Clarke, who had battled debilitating post-polio syndrome since the 1960s and sometimes used a wheelchair, died at 1:30 a.m. after suffering breathing problems, aide Rohan De Silva said.
Clarke moved to Sri Lanka in 1956, lured by his interest in marine diving which he said was as close as he could get to the weightless feeling of space.
"I'm perfectly operational underwater," he once said.
Co-author with Stanley Kubrick of Kubrick's film "2001: A Space Odyssey," Clarke was regarded as far more than a science fiction writer.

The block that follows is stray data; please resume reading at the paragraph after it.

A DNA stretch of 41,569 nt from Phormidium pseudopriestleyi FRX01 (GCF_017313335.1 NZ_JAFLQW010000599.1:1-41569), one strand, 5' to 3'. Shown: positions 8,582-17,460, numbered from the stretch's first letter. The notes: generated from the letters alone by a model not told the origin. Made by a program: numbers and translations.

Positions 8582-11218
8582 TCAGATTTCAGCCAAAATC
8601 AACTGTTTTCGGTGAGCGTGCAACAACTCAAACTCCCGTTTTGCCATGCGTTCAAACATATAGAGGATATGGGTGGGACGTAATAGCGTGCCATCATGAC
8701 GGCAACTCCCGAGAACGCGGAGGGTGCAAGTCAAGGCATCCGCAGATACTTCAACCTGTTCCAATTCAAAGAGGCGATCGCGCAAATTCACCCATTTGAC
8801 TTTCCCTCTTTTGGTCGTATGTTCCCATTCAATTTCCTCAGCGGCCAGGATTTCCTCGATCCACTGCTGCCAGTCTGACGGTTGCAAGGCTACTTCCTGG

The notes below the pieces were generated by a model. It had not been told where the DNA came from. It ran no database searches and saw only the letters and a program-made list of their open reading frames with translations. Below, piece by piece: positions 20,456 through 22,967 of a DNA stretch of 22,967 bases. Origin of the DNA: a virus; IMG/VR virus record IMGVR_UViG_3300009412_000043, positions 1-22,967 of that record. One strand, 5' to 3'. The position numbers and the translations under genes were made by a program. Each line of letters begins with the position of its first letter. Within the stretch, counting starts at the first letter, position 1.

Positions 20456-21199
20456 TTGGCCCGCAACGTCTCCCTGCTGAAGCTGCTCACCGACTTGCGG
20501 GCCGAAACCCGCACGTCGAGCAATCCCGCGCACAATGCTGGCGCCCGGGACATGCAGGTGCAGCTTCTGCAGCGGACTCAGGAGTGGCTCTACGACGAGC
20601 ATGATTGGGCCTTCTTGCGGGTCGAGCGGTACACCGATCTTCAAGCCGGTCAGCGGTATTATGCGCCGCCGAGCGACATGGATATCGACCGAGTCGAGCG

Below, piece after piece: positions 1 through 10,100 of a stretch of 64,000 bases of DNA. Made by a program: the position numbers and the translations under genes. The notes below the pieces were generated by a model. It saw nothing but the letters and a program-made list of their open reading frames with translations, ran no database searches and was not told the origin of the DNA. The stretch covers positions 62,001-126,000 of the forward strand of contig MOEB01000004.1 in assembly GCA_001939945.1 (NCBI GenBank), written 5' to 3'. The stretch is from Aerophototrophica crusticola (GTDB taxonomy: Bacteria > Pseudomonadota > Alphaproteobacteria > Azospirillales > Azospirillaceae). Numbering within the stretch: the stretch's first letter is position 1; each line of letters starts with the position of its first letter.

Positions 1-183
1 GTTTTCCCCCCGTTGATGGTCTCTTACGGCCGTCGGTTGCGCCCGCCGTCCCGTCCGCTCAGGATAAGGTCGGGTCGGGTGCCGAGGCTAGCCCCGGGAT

He was credited with the concept of communications satellites in 1945, decades before they became a reality. Geosynchronous orbits, which keep satellites in a fixed position relative to the ground, are called Clarke orbits.
He joined American broadcaster Walter Cronkite as commentator on the U.S. Apollo moonshots in the late 1960s.